By Frances Coppola
A bitcoin is a number associated with a particular Bitcoin address, which is assigned to a user by means of an encrypted electronic signature. Bitcoins are created as a reward for digital puzzle-solving: the process of creating them is called “mining.” As more bitcoins enter the international payment system, mining “undiscovered” ones becomes more difficult, requiring greater computing power. The energy cost of bitcoin mining is now considerable. Some miners locate themselves in places such as Iceland where energy is abundant and cheap, but many people question whether this energy could be more productively used.
When a Bitcoin user sends a bitcoin to another user, the bitcoin number is reassigned from the sending address to the receiving one. Bitcoin users “see” this as bitcoins “moving” from the sender’s wallet to the recipient’s, just as a dollar bill “moves” from the sender’s back pocket to the recipient’s in a physical cash transaction. Bitcoin’s distributed ledger records the change in the balance in both “wallets.”
Because Bitcoin keeps a permanent record of bitcoin movements distributed across all computers in the Bitcoin system, it is not as anonymous as physical cash. It is more like an international payments system.
In the wake of the 2008 financial crisis, Bitcoin’s transparent peer-to-peer nature appealed to people weary of broken banks. Computer-literate people adopted Bitcoin as the symbol of the new technology that would save a failing financial system. Investors worried about inflationary consequences of the central banks’ quantitative easing valued its gold-like nature: since no more than 21 million bitcoins could ever be mined, there was no risk of value destruction through hyperinflation. And because Bitcoin is neither issued nor controlled by governments, it attracted those who did not trust government – or wished to avoid government attention.
The uncontrolled and untraceable nature of Bitcoin quickly made it the currency of choice for online drug dealers and money launderers. Even after the Silk Road website was closed down by the FBI in 20131 , Bitcoin’s reputation as the “criminals’ currency” proved hard to shift. In 2015, a study showed positive correlation between Bitcoin use and criminal behaviour.2
But Bitcoin is becoming more respectable, gaining acceptance in retail outlets as well as for legitimate online international payments. Physical bitcoins have been minted since September 2011, and the first Bitcoin ATM went into service in Vancouver, Canada, in October 2013.
As more bitcoins entered circulation, exchanges such as the Tokyo-based Mt. Gox sprang up to enable users to buy and sell bitcoins. Bitcoin funds also appeared, some – such as Bitcoin Central - offering banking-like services. Online marketplaces accepting Bitcoin proliferated. Unfortunately, the anonymity of Bitcoin made funds, exchanges and marketplaces targets for hackers: there were numerous thefts, often involving large quantities of bitcoins. Fraudulent investment schemes also appeared, offering fictitious returns to unwary investors.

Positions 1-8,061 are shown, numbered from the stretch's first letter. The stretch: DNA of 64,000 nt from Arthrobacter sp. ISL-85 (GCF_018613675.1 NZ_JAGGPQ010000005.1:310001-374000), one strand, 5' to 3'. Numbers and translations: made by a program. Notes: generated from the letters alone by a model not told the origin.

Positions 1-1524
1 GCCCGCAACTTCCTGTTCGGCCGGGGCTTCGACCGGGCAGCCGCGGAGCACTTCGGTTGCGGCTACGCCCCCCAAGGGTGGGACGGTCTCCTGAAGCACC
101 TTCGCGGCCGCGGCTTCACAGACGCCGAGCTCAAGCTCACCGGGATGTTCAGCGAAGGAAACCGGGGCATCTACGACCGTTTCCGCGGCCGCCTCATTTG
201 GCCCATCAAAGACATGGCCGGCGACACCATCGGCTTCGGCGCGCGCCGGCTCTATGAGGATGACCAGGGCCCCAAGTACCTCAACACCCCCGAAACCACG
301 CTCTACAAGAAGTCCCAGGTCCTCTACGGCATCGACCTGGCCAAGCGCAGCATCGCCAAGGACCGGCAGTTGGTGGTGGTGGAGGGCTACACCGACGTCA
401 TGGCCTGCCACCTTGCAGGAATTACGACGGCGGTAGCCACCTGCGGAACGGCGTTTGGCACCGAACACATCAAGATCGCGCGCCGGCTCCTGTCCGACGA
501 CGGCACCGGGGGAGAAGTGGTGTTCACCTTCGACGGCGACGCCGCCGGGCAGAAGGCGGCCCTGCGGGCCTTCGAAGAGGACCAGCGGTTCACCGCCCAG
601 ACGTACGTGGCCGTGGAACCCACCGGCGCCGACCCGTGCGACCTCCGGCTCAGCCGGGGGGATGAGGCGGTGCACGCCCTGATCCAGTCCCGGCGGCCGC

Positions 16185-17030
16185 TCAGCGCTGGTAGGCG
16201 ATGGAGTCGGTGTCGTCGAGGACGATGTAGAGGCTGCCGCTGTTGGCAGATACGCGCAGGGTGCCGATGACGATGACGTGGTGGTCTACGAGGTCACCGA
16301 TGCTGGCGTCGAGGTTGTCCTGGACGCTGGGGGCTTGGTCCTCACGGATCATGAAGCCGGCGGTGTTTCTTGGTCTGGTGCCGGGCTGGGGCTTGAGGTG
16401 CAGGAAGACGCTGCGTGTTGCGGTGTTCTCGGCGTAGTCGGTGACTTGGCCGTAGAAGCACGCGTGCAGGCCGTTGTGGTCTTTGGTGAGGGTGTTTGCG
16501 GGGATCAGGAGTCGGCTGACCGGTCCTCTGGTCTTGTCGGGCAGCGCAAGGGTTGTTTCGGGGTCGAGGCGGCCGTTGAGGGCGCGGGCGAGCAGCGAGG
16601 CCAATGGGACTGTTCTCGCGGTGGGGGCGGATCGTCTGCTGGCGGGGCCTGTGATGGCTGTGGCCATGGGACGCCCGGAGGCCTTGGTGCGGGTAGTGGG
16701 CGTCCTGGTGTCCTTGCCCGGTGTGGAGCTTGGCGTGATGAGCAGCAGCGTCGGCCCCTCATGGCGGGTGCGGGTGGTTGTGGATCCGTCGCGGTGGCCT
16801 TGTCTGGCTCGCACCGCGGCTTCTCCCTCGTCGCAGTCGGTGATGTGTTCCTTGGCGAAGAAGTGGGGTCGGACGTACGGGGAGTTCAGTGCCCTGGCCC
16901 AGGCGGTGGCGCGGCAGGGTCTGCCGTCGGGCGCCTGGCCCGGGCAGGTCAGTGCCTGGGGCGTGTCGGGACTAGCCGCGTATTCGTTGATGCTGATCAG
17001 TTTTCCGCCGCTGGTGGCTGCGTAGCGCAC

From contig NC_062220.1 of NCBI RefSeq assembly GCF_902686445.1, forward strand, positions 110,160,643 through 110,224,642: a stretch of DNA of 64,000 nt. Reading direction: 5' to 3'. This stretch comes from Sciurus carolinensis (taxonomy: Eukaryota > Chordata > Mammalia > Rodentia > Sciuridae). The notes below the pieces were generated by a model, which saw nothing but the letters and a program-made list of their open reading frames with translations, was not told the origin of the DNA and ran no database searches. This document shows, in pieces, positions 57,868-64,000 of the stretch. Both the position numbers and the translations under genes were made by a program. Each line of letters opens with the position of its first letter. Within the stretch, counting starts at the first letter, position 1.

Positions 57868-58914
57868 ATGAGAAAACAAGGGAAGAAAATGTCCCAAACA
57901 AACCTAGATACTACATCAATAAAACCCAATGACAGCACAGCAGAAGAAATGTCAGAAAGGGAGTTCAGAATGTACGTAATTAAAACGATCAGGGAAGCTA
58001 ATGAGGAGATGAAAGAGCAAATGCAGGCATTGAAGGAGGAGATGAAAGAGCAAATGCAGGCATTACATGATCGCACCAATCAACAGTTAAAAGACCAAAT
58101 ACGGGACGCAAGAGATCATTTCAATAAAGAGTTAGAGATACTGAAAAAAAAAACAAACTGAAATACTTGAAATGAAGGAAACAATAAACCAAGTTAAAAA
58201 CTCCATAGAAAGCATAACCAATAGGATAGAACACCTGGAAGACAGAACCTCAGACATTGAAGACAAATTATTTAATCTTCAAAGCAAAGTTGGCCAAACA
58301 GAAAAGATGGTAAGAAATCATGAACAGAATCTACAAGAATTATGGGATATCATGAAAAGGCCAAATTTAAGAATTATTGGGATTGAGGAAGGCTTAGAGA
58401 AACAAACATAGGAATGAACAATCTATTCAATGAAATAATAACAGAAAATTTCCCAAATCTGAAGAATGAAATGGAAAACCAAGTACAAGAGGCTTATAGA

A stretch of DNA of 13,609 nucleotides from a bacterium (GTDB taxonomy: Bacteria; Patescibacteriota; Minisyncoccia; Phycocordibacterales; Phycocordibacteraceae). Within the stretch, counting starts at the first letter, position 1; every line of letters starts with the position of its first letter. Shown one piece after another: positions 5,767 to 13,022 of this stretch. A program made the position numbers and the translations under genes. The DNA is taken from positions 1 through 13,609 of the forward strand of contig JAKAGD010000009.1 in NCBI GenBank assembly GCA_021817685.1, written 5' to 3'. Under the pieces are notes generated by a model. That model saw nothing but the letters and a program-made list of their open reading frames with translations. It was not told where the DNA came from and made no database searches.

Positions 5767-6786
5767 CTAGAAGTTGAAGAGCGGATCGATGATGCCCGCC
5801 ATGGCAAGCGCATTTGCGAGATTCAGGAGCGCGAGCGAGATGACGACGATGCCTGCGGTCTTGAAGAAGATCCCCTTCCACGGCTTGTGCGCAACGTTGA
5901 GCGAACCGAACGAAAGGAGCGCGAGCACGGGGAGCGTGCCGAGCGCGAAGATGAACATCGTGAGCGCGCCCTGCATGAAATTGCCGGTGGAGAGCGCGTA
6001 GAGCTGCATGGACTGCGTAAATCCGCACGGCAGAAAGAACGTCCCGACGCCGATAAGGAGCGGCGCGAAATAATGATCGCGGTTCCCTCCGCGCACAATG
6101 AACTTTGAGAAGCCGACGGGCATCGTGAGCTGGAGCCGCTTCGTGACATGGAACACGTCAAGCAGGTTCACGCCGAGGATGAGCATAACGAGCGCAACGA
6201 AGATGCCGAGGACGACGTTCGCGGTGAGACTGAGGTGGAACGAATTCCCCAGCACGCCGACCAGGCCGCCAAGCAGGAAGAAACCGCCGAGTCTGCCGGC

Inevitably, Bitcoin attracted the attention of regulators concerned about money laundering, tax evasion and fraud.3 A few countries – like Iceland and Ecuador – have banned Bitcoin completely, while a larger number (China, India, many European countries) have restricted its use. Most countries now tax profits from Bitcoin trading and investment. So far, few countries recognize Bitcoin as “money”, though – significantly – the US does: in the US, Bitcoin exchanges must be registered as “money transmitting businesses”.4
As an international payments system, Bitcoin faces a dilemma. Will it remain a niche technology, or could it challenge existing international payments providers? Under current protocols, Bitcoin has significant capacity limits. If it is to become a world-leading payments solution, the Bitcoin community must agree to increase the size of the blockchain, so that Bitcoin can handle larger volumes fast and efficiently.5 So far, no agreement has been reached.
Bitcoin also has its own challengers. The Ethereum virtual currency offers the same anonymous transaction capability as Bitcoin, but takes it a stage further, with “smart contracts” that enable consumers to set their own legal terms and conditions.6 Other banks are developing new international payments systems based on Ethereum blockchain technology.7
Bitcoin is still a long way from becoming an international settlement currency to rival the US dollar, let alone a substitute for government-issued fiat currencies. But governments are very interested in blockchain technology as a solution to central clearing problems.8 In addition to competition from Ethereum and others, Bitcoin may soon be challenged by digital currencies issued by central banks.
But whether or not Bitcoin itself survives these storms, one thing is clear. Blockchain technology is set to revolutionise international payments.
With 17 years experience in the financial industry, Frances is a highly regarded writer and speaker on banking, finance and economics. She writes regularly for the Financial Times, Forbes and a range of financial industry publications. Her writing has featured in The Economist, the New York Times and the Wall Street Journal. She is a frequent commentator on TV, radio and online news media including the BBC and RT TV.